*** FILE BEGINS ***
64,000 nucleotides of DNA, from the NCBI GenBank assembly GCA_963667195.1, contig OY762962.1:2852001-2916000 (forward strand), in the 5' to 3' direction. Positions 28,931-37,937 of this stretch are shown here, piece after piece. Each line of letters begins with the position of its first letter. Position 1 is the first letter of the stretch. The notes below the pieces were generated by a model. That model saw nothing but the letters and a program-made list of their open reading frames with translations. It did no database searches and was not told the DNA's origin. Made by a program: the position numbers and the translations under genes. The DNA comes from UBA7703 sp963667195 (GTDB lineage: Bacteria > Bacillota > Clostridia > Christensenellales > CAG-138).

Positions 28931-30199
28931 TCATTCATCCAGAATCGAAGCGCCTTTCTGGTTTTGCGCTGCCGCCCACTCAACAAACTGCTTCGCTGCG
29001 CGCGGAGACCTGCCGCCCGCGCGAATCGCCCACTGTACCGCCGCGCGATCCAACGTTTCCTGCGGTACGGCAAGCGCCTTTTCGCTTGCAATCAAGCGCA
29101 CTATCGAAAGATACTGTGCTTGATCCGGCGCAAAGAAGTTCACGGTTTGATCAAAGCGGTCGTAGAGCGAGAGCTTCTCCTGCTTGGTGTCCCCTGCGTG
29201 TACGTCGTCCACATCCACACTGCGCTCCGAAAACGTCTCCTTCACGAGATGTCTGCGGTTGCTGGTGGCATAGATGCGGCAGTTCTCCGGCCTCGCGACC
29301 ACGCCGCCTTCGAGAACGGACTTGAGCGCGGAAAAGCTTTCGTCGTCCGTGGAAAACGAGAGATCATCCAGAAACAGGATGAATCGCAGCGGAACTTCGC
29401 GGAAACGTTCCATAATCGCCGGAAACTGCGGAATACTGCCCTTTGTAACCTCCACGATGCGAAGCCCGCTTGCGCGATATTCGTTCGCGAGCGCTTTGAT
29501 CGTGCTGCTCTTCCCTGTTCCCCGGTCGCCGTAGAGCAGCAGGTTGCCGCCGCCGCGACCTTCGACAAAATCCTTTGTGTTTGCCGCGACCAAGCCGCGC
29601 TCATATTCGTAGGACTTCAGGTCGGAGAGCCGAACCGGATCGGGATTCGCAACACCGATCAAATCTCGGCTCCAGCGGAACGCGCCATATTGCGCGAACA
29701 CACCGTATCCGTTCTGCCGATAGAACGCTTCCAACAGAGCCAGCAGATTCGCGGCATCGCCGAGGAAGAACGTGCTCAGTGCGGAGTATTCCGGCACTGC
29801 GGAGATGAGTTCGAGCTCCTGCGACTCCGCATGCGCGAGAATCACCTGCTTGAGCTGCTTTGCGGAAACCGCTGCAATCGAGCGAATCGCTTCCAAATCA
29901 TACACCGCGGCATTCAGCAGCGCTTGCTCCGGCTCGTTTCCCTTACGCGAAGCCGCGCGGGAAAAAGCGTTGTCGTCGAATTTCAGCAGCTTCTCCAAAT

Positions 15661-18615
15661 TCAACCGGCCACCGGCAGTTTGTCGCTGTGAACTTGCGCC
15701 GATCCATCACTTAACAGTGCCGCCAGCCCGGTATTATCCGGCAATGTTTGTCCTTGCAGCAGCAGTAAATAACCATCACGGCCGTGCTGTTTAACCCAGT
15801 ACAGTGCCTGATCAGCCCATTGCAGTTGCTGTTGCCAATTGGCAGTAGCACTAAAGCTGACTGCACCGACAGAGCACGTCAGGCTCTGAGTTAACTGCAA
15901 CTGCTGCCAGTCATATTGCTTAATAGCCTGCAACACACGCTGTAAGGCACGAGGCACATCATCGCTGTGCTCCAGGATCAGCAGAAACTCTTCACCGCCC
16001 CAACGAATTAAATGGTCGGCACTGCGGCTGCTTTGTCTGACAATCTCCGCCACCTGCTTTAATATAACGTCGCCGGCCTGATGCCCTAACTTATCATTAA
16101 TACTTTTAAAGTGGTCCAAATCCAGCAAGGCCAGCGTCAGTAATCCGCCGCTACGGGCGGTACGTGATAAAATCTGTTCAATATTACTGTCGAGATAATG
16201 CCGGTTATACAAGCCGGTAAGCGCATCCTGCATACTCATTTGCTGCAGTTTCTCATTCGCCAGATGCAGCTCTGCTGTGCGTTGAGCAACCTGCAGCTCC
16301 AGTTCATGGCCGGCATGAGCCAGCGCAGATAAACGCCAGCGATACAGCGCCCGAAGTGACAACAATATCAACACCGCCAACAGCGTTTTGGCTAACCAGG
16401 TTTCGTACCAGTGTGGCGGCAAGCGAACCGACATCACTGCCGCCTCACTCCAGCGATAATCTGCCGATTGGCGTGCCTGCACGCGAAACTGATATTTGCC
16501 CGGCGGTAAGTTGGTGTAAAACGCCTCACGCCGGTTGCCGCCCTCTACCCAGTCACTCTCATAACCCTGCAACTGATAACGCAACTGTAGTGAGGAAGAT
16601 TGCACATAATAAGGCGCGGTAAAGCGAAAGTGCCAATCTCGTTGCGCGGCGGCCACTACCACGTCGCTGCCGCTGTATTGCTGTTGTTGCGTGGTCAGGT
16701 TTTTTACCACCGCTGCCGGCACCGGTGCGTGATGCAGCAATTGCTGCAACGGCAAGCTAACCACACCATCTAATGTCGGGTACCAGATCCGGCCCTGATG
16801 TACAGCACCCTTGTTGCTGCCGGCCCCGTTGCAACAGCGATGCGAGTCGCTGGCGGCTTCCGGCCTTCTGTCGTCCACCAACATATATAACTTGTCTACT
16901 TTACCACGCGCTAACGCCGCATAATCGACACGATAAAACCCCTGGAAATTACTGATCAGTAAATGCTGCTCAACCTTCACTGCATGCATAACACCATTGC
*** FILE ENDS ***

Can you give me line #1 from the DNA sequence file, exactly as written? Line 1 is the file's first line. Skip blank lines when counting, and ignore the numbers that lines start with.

64,000 nucleotides of DNA, from the NCBI GenBank assembly GCA_963667195.1, contig OY762962.1:2852001-2916000 (forward strand), in the 5' to 3' direction. Positions 28,931-37,937 of this stretch are shown here, piece after piece. Each line of letters begins with the position of its first letter. Position 1 is the first letter of the stretch. The notes below the pieces were generated by a model. That model saw nothing but the letters and a program-made list of their open reading frames with translations. It did no database searches and was not told the DNA's origin. Made by a program: the position numbers and the translations under genes. The DNA comes from UBA7703 sp963667195 (GTDB lineage: Bacteria > Bacillota > Clostridia > Christensenellales > CAG-138).